I Am Not Starfire is a lighthearted coming of age/this girl isn’t like the other superhero story. There are several obvious situations and solutions, but Mariko Tamaki’s text makes them fun and while not necessarily fresh, they are enjoyable to read.
There are several characters who are diverse (due to race, sexuality, or personality). Of course, the story of the superhero Titan Starfire is multi-layered: she is the ultimate immigrant (she is not from this world), she is a single mom, and she is raising a child that might at first looked up to her and now hates the shadow she lives in. That child is Mandy, seventeen-years-old, dyed black hair, ripped tights, and untucked school shirt. If her attitude, her best friend Lincoln, and her crush on the popular girl did not make her different already, the fact she has no superpowers and does not know who her dad is (though rumor mill has it as Nightwing), would. It is not until the past catches up to Starfire, that Mandy must face up to her present and future.
Yoshi Yoshitani’s artwork is equally fun and enjoyable. There are bold colors, traditional panel formats that also bleed into its own style. The feelings of the characters are drawn on their face (stereotypical the cute girl has “glow” around her, cheeks are red from embarrassment, eyes are rolled to show exasperation). Colorful and lightness of details, lines and images compliment the easy-going text.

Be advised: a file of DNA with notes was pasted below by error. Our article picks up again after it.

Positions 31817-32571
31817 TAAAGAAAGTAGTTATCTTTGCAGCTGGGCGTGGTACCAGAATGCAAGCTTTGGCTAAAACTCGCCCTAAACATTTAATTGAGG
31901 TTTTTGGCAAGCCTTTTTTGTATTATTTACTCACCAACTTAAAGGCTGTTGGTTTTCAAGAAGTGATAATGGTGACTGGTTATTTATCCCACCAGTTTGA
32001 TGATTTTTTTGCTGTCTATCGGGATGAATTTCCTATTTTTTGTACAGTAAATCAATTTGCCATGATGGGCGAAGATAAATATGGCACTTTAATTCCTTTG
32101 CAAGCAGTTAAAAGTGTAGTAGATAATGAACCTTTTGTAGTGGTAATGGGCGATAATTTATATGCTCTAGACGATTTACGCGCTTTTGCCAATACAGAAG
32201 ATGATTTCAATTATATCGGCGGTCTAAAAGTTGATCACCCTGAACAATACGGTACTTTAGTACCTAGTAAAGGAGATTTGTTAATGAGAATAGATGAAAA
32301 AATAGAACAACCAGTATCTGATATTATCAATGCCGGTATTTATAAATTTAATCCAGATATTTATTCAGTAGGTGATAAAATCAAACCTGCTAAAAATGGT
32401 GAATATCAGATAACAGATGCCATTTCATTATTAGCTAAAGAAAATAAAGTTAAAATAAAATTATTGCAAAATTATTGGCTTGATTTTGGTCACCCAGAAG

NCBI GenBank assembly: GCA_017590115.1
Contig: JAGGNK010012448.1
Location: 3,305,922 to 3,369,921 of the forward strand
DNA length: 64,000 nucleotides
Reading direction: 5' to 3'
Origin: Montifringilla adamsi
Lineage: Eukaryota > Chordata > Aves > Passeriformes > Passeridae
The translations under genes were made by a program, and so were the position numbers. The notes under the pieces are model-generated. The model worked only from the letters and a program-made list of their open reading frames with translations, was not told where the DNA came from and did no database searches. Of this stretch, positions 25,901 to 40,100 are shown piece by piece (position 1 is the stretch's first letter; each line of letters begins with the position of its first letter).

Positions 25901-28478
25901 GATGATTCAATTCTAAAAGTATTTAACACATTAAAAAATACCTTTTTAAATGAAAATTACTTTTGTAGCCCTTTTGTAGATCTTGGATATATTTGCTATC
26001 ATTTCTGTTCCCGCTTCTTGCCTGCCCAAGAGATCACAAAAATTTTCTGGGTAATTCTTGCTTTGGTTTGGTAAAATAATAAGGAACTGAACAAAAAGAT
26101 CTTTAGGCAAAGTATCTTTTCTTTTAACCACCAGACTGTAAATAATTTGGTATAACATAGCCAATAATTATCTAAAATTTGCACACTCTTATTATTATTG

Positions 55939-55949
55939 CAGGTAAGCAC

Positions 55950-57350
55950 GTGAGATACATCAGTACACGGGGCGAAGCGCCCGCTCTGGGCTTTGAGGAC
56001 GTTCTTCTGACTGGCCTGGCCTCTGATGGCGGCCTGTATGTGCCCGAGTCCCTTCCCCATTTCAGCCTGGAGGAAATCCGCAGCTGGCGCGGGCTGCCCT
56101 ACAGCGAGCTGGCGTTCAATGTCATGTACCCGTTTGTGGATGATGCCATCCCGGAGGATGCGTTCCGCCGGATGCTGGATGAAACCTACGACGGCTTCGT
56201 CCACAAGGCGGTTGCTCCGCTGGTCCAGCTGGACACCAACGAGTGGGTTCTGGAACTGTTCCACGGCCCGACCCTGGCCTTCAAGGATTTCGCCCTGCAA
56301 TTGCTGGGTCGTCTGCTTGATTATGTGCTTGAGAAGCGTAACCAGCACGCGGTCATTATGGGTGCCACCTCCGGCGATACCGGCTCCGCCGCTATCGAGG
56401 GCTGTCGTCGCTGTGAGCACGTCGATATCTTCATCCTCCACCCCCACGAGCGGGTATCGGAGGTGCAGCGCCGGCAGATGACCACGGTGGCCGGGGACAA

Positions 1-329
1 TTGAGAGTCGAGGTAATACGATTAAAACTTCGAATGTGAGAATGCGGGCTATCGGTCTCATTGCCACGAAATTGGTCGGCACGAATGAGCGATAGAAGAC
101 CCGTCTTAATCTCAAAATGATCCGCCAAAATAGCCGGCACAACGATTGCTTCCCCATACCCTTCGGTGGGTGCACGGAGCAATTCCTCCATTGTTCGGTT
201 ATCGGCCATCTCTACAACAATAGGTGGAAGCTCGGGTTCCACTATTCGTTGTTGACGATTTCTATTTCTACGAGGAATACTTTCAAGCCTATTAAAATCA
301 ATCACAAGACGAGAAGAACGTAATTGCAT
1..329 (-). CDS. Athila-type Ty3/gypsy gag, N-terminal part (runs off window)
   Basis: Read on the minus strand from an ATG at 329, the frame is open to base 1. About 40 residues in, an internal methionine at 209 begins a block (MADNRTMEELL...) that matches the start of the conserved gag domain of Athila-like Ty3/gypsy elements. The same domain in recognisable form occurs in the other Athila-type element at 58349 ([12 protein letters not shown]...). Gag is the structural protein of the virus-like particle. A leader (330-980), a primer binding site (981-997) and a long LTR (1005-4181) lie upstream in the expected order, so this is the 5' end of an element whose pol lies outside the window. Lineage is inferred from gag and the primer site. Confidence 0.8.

Fun for the 12 and up crowd, though younger can read. There is some language but nothing anyone probably has not heard before.
And on a side note, if you haven’t read this author and do not want to do a superhero story, I would recommend starting with This One Summer, or Laura Dean Keeps Breaking Up with Me (as these are the two non-superhero ones I have read). If you do like superheroes and DC in particular, you can also read Harley Quinn Breaking Glass that is an anti-hero story. They have several traditional comic book looking works as well as the more graphic novel novels.